The presidential election season is heating up! Black and brown people need to be #woke and on point — voter suppression is real. Bring your ID, even if you don’t think you’ll need it. No ID? VoteRiders can get you one. If there is a Black wave coming, we all need to be proactive. Are you registered to vote? Find out in 30 seconds at Vote.org. Need more information? The National Association of Secretaries of State has state-by-state information on where to vote. Some states allow you to register online.
Not sure how to vote? These PDF downloads will get you up-to-speed:
Black and/or Civil Rights Voter Drives
Black Voters Matter Fund
Electoral Justice Project: The Movement for Black Lives
#Wokevote18: African American Voter Registration, Education, and Participation
NAACP Voter Registration
Your Vote Your Voice
When We All Vote
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The Ride to Vote: Use Lyft to Exercise Your Rights
The latest headlines on USPS scrutiny, mail voting news and election lawsuits.
Roslyn M. Brock, Associate Minister at the historic Alfred Street Baptist Church in Alexandria, VA, and the youngest person elected Chairman of the NAACP National Board, speaks on social justice, Black history, and celebrating the 100th anniversary of women gaining the right to vote.
Before Kamala Harris became Biden’s running mate, Shirley Chisholm and other Black women aimed for the White House
Many African American women have run for president of the US, despite the enormous barriers facing both Black and female candidates. Biden’s pick puts a Black woman much closer to the Oval Office.
It’s a myth that Black voters represent monolithic support for Democrats. A recent survey shows that young Black Americans in swing states have big reservations about Joe Biden, Democrats and voting.
The most recent headlines on in-person voting mask rules, absentee voting eligibility, New York’s ballot problems and more.
These are the most recent headlines on primary voting problems, the fight over vote by mail, and new legislation.
The latest lawsuits, cybersecurity issues, and vote by mail.
In a crowded Democratic field to challenge U.S. Sen. John Cornyn, the longtime state senator is betting on his decades of experience as a consensus builder. It was West’s idea to bus voters straight from church to the polls — an effort that shot up turnout in African American and Hispanic communities.
For the Rev. Alvin Herring, executive director of the congregation-based organizing network Faith in Action, wearing a clerical collar is about more than appearances. It prepares him for the task of making social change.
Marissa Pittman wants to demystify politics for young women of color. She started an organization in Memphis called Pumps and Politics 901 to encourage young women of color to run for office and get involved in every level of the political process.
For the past couple of decades, the question, “Do the Democrats have a religion problem?” has seemed to answer itself. Of course, they do!
Electing a governor in Mississippi requires more than just a majority vote. That election law came about during a time of racist and anti-democratic voting laws meant to entrench ruling parties.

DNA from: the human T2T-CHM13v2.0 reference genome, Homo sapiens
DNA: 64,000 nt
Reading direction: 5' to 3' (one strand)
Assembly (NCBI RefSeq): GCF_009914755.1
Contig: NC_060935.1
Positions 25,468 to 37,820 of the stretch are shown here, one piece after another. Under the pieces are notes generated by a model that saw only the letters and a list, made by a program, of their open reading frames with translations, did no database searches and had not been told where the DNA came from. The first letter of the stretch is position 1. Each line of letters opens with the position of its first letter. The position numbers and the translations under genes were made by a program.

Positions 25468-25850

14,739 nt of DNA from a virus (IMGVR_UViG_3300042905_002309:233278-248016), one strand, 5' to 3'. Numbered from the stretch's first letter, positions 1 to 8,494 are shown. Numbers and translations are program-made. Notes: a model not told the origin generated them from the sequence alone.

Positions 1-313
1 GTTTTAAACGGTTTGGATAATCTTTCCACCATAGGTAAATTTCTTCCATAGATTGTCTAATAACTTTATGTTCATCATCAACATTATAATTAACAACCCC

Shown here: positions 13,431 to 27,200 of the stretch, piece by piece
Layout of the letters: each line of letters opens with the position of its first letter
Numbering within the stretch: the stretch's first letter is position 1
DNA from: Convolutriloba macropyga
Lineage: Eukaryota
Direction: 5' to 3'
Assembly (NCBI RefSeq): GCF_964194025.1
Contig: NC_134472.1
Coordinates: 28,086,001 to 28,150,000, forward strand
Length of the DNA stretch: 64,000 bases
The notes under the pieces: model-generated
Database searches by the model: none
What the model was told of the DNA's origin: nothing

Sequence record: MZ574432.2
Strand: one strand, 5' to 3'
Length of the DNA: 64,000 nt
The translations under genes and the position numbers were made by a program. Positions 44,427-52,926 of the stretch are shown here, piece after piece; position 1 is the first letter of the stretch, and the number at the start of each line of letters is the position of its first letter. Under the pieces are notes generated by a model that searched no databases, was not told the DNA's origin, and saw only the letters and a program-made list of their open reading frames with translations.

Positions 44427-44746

Products won exemptions from the U.S. Trade Representative for “health, safety, national security, and other factors,” but the criteria remain unclear.
In the black church, we fall along a wide spectrum of conservative and liberal social values. Our intersections related to race and gender are complex and nuanced.
Democratic Sen. Kamala Harris presents herself as the leader who can best unite an America that is at an “inflection point” and facing a critical question.
Republican Cindy Hyde-Smith’s victory was never really threatened by Democrat Mike Espy in Tuesday’s contest, which brought Mississippi’s long history of racial politics into sharp relief.
Last-minute legal decisions, a racist robocall and a protester wearing a giant chicken suit holding a sign that reads “too chicken to debate.” These are the scenes playing out amid the final furious days of the hotly contested and historic race for Georgia governor between Democrat Stacey Abrams and Republican Brian Kemp.
In the final days in one of the nation’s hottest governor’s races, Oprah Winfrey and President Donald Trump, as well as former Presidents Barack Obama and Jimmy Carter and Vice President Mike Pence, are trying to put their imprint on the Georgia election.
The final stretch of the midterm campaign is increasingly dominated by debate over one of the most sensitive issues in American culture: race.
In an era defined by deep political partisanship, there’s perhaps no state where the divide runs deeper than Florida, which is in the grip of a fierce culture clash over guns, race, climate change and the president.
In 2018, Generation Z has taken an active role in political activism on issues like gun control, Black Lives Matter, and #MeToo.
The first black female Republican in Congress is facing a tough challenge from a well-known Democratic mayor in a largely suburban Utah district where many say they are wary of President Donald Trump.
Powerful data-mining tools allow today’s campaigns to connect religious voters with their political viewpoints and to micro-target ads to fit their particular brand of faith.
Civil rights organizations have filed a federal lawsuit against Georgia Secretary of State and Republican gubernatorial candidate Brian Kemp, accusing his office of preventing minority voters from registering ahead of next month’s closely watched race.